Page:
For Sale By:Private Seller
Number of Cylinders: 4
Drive Type: 5 Speed
Exterior Color: Signal Orange
Interior Color: Black
Maple, North Carolina, United States
Thieves carried out what appears to be a movie-script-perfect robbery of a bank in Sydney, Australia early on Friday morning, using two stolen high-performance vehicles in the process.
At around 11:15 AM local time, in near mid-day light, reports say that two men in masks smashed into the side of a Westpac bank in a confirmed-stolen black Porsche Cayenne. The perpetrators were armed with sledgehammers according to witness reports, and took only about five minutes to take what they were after inside of the bank.
The rapid getaway was executed in a Subaru WRX, also confirmed as a stolen vehicle, while witnesses snapped camera phone images of the illicit goings on. One Twitter user posted a few of the images to his social media feed; you can take a look at them in our small gallery below. Follow on down for the full video report, from The Sydney Morning Herald.
It's hard not to love the look of a classic Porsche. Whether it's the upside-down bathtub styling of the 356 or the gradual evolution of the 911, there is a little beauty in all of them. However, the older they get, the more that needs repaired to keep them on the road. Porsche Classic is helping out, though, by introducing its own brand of motor oil for the demands of the company's vintage, air-cooled engines.
Developed at the Porsche Development Centre in Weissach, Germany, Porsche Classic Motoroil comes in two weights - 20W-50 for the 356, 914 and 911 models up to the 2.7-liter G-Model and 10W-60 for 3.0-liters-and-up engines through the 993-chassis 911. The company claims that the air-cooled engines have different heat demands than traditional, water-cooled units, and this oil is made to meet those requirements.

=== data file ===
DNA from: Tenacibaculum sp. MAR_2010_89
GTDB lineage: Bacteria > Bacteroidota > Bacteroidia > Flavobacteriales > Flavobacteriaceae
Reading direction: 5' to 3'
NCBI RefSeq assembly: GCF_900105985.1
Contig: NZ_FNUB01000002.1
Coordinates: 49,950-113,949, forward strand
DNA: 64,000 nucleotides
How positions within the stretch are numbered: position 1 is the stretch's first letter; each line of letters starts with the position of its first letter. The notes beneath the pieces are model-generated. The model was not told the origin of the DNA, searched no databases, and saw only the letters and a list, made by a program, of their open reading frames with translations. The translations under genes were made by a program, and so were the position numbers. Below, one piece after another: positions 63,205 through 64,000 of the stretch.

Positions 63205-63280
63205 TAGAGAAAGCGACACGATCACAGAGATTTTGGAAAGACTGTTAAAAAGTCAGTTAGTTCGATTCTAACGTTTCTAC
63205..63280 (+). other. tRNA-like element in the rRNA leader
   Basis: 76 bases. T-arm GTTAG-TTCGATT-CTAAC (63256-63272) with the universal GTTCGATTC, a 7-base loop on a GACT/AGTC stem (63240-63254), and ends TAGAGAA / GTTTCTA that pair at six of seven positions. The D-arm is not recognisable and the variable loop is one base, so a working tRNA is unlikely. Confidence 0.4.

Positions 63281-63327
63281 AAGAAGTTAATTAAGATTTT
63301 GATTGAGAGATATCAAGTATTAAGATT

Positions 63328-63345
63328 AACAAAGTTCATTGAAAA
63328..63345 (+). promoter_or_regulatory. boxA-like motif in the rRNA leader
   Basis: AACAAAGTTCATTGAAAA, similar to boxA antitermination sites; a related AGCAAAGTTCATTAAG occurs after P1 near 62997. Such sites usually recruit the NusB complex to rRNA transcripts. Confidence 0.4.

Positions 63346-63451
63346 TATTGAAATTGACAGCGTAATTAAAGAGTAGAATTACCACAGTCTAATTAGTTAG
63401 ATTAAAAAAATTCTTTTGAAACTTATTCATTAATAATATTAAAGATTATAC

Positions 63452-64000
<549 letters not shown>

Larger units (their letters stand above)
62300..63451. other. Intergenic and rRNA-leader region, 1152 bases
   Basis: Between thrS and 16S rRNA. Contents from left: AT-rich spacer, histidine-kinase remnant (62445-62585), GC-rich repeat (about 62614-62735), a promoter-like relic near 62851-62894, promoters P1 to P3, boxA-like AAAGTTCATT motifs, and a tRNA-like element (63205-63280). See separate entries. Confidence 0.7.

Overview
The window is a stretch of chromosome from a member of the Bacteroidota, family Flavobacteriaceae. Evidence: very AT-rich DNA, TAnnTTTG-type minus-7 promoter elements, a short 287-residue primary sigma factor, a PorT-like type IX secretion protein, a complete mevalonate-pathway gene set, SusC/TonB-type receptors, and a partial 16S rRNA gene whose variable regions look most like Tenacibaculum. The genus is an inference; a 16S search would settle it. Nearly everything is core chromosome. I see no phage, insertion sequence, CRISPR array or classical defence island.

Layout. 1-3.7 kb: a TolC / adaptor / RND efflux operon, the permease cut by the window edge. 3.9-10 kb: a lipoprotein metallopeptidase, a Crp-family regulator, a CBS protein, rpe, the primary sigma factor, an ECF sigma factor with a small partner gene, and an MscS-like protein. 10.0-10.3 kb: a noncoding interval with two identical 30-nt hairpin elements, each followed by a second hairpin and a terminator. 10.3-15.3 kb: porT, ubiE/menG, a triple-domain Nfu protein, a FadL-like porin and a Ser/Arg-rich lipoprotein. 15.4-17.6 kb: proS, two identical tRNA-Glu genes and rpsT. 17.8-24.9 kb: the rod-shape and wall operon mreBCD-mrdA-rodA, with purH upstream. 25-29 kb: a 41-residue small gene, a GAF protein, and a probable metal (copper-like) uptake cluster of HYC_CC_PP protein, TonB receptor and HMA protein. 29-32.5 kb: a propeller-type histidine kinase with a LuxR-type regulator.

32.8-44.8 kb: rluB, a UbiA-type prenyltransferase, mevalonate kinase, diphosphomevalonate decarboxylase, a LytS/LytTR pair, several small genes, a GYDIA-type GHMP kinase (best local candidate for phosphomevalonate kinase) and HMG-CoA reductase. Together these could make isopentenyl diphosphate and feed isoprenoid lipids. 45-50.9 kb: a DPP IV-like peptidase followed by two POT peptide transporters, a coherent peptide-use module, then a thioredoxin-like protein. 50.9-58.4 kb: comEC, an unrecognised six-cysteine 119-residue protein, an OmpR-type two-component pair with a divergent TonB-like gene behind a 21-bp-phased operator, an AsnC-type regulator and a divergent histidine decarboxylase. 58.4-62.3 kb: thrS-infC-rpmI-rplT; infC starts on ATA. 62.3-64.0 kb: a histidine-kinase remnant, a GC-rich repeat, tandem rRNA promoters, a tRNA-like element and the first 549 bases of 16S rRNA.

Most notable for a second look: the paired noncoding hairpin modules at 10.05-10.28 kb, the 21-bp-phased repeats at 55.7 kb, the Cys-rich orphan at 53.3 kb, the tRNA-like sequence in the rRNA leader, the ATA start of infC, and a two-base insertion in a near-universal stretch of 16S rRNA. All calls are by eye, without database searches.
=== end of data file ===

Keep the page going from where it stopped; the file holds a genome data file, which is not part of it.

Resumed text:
According to Porsche, modern, synthetic oils are sometimes too effective when it comes to old engines. They are fantastic at sopping up debris, but those deposits are often holding archaic seals together. Suddenly removing them can cause leaks. The new oil is specifically designed to work with the old-fashioned materials found in its classics. The company also knows that most owners aren't driving their vintage cars everyday. So this formulation is more alkaline that normal to neutralize acids that they build up and corrode components.
Part of the idea behind the new Porsche Macan is that it's less expensive than its larger sibling, the Cayenne. But with a starting MSRP of $49,900, the base Macan S is actually $300 more expensive than the cheapest Cayenne. That, however, is just the start, as you can see from the online configurator.
As is often the case with German cars in general (Porsches especially), tick the right boxes and you'll soon be leaving that base price behind in a cloud of tire smoke. Start off with the Macan Turbo and you're looking at a base MSRP of $72,300, which is already over twenty grand more than the naturally-aspirated version. But even that soon escalates as the options pile on.
Aurum Metallic paint will set you back $3,120. 21-inch wheels, another $3,300. You'll probably want the air suspension, torque vectoring, the Sport Chrono package, adaptive cruise control and lane-change systems, and those each add over a grand to the price. A Burmester surround sound system is the single most expensive option at $4,290. And if you choose them all - and choose all the optional trim packages - you'll soon be looking at a price in excess of $110,000. That's enough to get you into a Cayenne Turbo... assuming you don't tag on all the options to that one, too.